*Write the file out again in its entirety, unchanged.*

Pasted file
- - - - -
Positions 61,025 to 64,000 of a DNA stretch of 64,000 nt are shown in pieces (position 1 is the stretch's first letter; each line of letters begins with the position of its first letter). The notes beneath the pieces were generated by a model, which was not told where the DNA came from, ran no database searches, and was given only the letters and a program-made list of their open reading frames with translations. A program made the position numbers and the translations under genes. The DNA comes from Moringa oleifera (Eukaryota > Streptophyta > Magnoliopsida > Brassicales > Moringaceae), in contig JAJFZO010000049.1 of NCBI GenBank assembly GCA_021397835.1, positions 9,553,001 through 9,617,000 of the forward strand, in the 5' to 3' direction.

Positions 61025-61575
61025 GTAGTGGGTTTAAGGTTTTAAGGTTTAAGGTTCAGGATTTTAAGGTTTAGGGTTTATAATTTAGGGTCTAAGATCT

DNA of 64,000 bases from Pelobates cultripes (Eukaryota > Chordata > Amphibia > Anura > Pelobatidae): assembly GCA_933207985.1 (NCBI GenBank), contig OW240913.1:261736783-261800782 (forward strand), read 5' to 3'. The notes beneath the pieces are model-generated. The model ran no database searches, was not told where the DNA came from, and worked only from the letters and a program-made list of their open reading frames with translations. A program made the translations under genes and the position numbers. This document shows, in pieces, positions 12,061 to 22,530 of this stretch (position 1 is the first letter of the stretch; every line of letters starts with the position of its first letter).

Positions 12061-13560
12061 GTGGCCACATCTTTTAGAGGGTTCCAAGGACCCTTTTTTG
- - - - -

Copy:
Positions 61,025 to 64,000 of a DNA stretch of 64,000 nt are shown in pieces (position 1 is the stretch's first letter; each line of letters begins with the position of its first letter). The notes beneath the pieces were generated by a model, which was not told where the DNA came from, ran no database searches, and was given only the letters and a program-made list of their open reading frames with translations. A program made the position numbers and the translations under genes. The DNA comes from Moringa oleifera (Eukaryota > Streptophyta > Magnoliopsida > Brassicales > Moringaceae), in contig JAJFZO010000049.1 of NCBI GenBank assembly GCA_021397835.1, positions 9,553,001 through 9,617,000 of the forward strand, in the 5' to 3' direction.

Positions 61025-61575
61025 GTAGTGGGTTTAAGGTTTTAAGGTTTAAGGTTCAGGATTTTAAGGTTTAGGGTTTATAATTTAGGGTCTAAGATCT

DNA of 64,000 bases from Pelobates cultripes (Eukaryota > Chordata > Amphibia > Anura > Pelobatidae): assembly GCA_933207985.1 (NCBI GenBank), contig OW240913.1:261736783-261800782 (forward strand), read 5' to 3'. The notes beneath the pieces are model-generated. The model ran no database searches, was not told where the DNA came from, and worked only from the letters and a program-made list of their open reading frames with translations. A program made the translations under genes and the position numbers. This document shows, in pieces, positions 12,061 to 22,530 of this stretch (position 1 is the first letter of the stretch; every line of letters starts with the position of its first letter).

Positions 12061-13560
12061 GTGGCCACATCTTTTAGAGGGTTCCAAGGACCCTTTTTTG